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Shi CR, Tung JK, Nambudiri VE. Demographic, Academic, and Publication Factors Associated With Academic Dermatology Career Selection. JAMA Dermatol. 2018;154(7):844–846. doi:10.1001/jamadermatol.2018.0743
Strengthening the academic dermatology workforce is an issue that faces challenges in both recruitment and retention of dermatologists.1 There has been considerable interest in identifying factors associated with dermatology trainees’ entry into academics.2,3 As research productivity and publications represent key elements in academia, these components may help assess trainees’ potential to pursue academic dermatology. We examined associations between demographic, academic, and publication factors and dermatology trainees’ initial choice of academic vs private practice careers.
We conducted a retrospective analysis of 416 graduates of US dermatology residencies certified by the American Board of Dermatology in 2015 and their career choices as of July 1, 2017. Graduates of military-affiliated residency programs (N = 19) were excluded, given possible military-specific postresidency trajectories; 5 individuals who did not hold attending-level positions as of July 1, 2017, were also excluded. Sex, graduate degree(s) obtained, medical school and residency attended, and postresidency fellowship(s) completed were identified from publicly available information. Publication records for each individual were obtained using comprehensive PubMed database searches (https://www.pubmed.gov). Preresidency publications (PRPs) were defined as publications indexed by PubMed before dermatology residency (prior to 2012) and in-residency publications were defined as publications indexed by PubMed during dermatology residency (2012-2015). PubMed searches were supplemented by internet searches identifying alternative names associated with each individual to ensure accurate authorship attribution. Academic dermatology career choice was defined as a staff position at an institution directly affiliated with a dermatology residency program. Statistical analysis was performed using SPSS (IBM Analytics); P < .05 (2-sided) was the threshold for statistical significance. This study was deemed exempt by the Partners Healthcare Institutional Review Board. The data were collected from publicly available information such as employer webpages and personal professional profiles; therefore, participant consent was not applicable to this study.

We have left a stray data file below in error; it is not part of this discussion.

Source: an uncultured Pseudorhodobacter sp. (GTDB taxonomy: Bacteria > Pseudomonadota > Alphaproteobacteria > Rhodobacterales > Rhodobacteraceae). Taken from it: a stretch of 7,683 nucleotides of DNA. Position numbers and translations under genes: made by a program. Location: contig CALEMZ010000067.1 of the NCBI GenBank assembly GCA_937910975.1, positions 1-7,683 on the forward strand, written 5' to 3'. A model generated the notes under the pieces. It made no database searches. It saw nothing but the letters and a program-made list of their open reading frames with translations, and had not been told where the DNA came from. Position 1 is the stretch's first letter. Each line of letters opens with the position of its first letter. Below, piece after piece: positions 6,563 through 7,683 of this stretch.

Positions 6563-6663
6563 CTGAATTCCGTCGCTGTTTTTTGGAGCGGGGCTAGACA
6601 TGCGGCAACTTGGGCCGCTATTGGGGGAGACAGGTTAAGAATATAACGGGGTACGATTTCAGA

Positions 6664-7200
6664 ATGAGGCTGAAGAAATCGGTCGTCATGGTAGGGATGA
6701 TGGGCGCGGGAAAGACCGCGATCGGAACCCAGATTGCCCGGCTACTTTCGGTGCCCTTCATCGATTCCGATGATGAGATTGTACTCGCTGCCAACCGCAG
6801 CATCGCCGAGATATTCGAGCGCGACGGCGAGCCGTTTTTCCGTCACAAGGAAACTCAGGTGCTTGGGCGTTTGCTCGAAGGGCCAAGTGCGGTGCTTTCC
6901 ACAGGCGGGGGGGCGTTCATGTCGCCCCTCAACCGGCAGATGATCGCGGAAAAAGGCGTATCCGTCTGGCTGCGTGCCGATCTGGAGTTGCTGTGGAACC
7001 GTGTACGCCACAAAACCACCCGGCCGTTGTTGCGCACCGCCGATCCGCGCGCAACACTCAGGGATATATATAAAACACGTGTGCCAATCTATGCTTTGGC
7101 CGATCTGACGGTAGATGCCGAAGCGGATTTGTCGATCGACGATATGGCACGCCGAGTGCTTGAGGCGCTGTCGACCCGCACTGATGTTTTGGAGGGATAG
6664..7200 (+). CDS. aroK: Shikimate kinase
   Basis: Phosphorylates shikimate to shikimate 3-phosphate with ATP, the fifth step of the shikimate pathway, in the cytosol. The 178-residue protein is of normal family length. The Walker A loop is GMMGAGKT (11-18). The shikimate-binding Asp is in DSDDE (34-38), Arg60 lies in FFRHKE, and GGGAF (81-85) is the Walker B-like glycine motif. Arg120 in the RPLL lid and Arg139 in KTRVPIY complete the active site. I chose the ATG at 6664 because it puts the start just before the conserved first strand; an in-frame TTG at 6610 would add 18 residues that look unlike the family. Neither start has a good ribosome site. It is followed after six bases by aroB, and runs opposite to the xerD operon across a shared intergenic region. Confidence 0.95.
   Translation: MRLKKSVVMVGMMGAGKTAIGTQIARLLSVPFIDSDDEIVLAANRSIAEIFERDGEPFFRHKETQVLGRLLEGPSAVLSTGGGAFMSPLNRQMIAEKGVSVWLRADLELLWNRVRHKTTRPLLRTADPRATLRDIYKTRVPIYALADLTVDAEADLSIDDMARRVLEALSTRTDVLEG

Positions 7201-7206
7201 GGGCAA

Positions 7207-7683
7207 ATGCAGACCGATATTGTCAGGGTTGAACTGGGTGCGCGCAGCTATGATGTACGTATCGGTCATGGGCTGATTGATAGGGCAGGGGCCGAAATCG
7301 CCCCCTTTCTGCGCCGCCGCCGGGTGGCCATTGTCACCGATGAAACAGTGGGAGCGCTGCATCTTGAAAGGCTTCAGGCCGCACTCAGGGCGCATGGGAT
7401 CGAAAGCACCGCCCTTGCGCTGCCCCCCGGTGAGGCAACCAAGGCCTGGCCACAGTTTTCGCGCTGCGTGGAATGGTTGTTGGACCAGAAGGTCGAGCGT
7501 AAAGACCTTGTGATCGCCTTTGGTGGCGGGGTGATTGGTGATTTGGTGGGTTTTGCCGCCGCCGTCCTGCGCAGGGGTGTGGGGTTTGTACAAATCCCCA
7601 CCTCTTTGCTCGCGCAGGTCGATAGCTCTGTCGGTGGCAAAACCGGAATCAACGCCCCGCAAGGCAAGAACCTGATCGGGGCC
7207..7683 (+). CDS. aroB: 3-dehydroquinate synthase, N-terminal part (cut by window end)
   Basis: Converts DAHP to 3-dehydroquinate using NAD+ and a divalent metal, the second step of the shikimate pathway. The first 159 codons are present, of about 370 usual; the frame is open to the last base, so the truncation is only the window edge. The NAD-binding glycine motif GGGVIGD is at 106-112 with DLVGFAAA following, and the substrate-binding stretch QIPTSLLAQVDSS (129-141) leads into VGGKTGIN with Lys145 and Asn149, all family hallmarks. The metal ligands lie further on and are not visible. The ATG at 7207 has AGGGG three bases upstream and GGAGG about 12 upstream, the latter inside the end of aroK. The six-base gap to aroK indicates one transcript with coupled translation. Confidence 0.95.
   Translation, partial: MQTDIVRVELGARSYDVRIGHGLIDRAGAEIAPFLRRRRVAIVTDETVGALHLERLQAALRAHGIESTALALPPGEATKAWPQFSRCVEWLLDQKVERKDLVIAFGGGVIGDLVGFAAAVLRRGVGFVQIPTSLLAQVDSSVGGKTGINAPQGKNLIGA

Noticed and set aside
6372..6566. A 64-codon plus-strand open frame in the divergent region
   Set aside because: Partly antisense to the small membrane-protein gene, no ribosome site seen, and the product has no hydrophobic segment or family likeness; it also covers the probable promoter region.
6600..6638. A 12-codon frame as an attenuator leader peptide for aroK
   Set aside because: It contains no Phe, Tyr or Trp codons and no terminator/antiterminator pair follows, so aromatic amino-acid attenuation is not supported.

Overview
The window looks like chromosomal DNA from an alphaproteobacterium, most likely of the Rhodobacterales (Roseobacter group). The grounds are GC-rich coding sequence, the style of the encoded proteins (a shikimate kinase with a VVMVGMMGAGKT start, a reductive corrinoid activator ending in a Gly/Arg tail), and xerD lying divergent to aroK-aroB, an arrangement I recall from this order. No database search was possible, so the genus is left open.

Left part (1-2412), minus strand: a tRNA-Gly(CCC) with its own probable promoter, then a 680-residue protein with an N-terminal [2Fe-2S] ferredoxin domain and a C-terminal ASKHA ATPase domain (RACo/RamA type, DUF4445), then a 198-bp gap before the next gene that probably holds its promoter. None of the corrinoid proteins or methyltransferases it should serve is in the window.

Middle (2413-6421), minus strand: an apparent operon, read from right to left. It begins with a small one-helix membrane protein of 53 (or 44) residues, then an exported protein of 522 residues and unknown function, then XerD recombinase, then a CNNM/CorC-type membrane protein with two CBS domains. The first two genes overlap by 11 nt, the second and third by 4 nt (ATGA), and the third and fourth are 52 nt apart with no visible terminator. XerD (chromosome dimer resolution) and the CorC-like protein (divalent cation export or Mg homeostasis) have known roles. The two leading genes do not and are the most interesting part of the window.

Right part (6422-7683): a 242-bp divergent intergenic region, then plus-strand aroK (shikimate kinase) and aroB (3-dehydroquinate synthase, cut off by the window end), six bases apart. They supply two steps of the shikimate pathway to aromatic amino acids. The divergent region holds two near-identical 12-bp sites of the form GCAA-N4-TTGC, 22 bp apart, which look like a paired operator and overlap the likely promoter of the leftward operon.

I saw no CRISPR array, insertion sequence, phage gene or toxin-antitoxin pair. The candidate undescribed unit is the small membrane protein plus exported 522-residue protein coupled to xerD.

Among the study cohort of 392 individuals, 133 (33.9%) held academic positions and 259 (66.1%) held private practice attending positions (Table 1). Sex was not statistically associated with choice of academic career (odds ratio [OR], 1.20; 95% CI, 0.77-1.87; P = .44). Completion of a PhD (OR, 2.81; 95% CI, 1.29-6.14; P = .009) and completion of another advanced degree (OR 1.98; 95% CI, 1.00-3.91; P = .05) were both associated with increased likelihood of entering academic careers (Table 1). Individuals who attended medical schools affiliated with a top 25 National Institutes of Health–funded institution were significantly more likely to choose academic careers (OR, 1.99; 95% CI, 1.24-3.18; P = .004), as were those who attended residency programs affiliated with a top 25 National Institutes of Health–funded institution (OR, 1.68; 95% CI, 1.09-2.59; P = .02). There was no association between fellowship completion and subsequent academic career choice.